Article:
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Child-proofing the Internet with access restriction software

Mike asks: "What are the best options for monitoring children's computer use and blocking adult content?"

In the old days, it was easier to visit forbidden sites: The secret was to stay up later than your parents. (This strategy is only theory, of course.) Now, it's far more difficult because most Internet service providers offer some version of “parental controls”. If those aren't enough, there are mountains of third-party software programs.

If you want to be able to monitor or block your child's online activity, first be able to answer the following: What do you want to target? Possibilities include website browsing habits, email, and chat programs. Next, what are you watching for? Do you want to monitor visited websites and chat sessions, stop access to adult-only websites, or just limit time spent online?

Next, go to your Internet Provider and look for “parental controls”. Big players like AOL, Comcast Cable and SBC DSL all have varying levels of monitoring and blocking available. See if they suit your needs. Try these first, as ISP parental controls are usually free.

For more options, visit http://kids.getnetwise.org/tools. Scroll down to the “Find Tools for Your Family” section. The search tool can give you a list of monitoring and blocking software that addresses your specific needs. Look for software with a free trial period. Install it and see if it works for you. If it does, send the company money. If not, uninstall and try a different one.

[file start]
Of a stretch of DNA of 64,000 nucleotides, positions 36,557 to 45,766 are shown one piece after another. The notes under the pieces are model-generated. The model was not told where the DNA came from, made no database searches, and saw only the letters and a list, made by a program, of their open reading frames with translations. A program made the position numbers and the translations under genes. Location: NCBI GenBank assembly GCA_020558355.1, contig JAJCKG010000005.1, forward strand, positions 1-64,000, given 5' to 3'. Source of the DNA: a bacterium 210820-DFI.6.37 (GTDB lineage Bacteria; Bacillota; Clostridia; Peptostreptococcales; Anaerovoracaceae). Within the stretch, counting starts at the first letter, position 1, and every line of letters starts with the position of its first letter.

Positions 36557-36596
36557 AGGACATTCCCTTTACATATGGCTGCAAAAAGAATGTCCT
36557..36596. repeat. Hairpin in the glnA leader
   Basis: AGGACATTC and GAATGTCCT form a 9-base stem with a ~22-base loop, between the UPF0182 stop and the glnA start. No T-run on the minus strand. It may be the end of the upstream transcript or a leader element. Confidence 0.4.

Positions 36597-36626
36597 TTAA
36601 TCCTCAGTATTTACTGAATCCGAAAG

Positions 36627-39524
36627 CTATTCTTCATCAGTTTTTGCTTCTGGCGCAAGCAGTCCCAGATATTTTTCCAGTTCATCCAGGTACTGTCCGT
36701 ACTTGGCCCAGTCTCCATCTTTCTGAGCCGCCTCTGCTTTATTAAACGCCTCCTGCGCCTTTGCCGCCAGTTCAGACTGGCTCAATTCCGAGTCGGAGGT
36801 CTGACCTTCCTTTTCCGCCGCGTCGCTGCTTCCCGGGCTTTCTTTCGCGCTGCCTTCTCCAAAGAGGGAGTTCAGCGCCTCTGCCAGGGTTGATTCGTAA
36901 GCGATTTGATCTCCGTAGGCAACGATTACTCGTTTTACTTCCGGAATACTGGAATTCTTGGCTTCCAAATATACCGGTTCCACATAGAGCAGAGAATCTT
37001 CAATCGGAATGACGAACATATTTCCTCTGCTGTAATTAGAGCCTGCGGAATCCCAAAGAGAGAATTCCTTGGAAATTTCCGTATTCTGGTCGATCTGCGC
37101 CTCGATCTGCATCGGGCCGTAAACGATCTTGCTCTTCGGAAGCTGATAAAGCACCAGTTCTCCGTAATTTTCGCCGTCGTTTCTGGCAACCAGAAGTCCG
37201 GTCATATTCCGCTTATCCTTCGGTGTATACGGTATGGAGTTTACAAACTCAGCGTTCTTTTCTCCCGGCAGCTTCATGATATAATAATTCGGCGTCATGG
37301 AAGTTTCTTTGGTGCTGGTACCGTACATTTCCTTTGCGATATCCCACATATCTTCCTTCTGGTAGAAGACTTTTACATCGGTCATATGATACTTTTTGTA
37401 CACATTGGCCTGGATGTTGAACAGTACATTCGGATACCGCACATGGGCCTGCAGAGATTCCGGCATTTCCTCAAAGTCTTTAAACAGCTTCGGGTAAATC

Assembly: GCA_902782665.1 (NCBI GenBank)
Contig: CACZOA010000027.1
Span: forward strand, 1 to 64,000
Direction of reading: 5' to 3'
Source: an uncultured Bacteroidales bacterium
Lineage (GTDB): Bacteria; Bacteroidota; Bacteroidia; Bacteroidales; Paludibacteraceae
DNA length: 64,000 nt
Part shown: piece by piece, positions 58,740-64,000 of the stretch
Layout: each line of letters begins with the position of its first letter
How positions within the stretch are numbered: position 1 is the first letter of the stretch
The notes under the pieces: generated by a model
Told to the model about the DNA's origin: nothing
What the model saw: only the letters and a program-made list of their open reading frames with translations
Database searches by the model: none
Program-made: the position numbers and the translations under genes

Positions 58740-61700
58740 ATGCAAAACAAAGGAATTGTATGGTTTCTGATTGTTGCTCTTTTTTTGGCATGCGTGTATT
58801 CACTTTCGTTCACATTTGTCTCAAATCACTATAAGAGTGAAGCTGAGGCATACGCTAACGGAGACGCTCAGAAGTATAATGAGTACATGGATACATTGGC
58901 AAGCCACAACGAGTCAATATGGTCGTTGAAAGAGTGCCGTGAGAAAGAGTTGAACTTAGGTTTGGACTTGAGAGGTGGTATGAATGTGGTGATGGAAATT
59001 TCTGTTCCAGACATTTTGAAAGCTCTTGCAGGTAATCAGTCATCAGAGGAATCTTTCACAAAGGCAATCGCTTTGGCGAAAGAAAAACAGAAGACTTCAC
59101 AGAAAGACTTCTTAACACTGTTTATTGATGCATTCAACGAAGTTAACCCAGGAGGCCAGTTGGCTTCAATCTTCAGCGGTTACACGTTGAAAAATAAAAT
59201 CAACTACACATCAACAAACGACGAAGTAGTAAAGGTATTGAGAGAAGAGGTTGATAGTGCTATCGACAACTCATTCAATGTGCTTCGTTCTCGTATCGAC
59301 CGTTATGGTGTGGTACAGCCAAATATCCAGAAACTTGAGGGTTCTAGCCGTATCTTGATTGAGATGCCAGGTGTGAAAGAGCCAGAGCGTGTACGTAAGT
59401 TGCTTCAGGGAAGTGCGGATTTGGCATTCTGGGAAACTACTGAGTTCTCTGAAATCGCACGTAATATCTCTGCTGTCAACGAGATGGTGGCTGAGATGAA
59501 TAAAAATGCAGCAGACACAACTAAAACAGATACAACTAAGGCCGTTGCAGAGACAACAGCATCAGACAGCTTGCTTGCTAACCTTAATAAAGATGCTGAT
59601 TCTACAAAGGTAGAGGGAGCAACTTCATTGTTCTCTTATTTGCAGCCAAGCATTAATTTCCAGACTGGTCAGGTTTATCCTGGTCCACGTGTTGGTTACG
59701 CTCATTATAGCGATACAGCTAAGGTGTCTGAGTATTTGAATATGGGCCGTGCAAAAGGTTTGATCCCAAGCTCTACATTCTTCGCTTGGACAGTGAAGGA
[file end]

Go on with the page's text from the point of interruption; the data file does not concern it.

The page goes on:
To illustrate, we'll use Net Nanny (http://netnanny.com). With a 15-day free trial, you have plenty of time to test before deciding to pay $40. Features include Internet time limitations, family-friendly website searching, and blocking access to inappropriate games, file sharing and chat programs. Tell Net Nanny to only allow access to specific websites, or block access to predefined subjects like adult websites or vulgar language. Multiple people can be given different levels of permission. You can generate reports of all activity or just when someone “breaks the rules”, and have these be immediately viewable or sent via email.

Parental control software is excellent for stopping accidental exposure to Bad Things. But what about someone determined to compromise security, like a newspaper technology columnist with extra time on a Saturday night? I was able to circumvent blocking software, and not just Net Nanny. If parental control software is installed on your PC or even managed by your ISP, there are limitations that can be exploited by those very comfortable with computers. The moral is that while blocking and monitoring is possible, it's not 100% effective.

Software, no matter how well-meaning, is not a replacement for parental protection and supervision. Decide for yourself how much you want a third party managing the relationship with your children. Read http://kids.getnetwise.org, as it promotes more than the importance of software. For monitoring older, computer-savvy types, communication and a shared understanding is more important.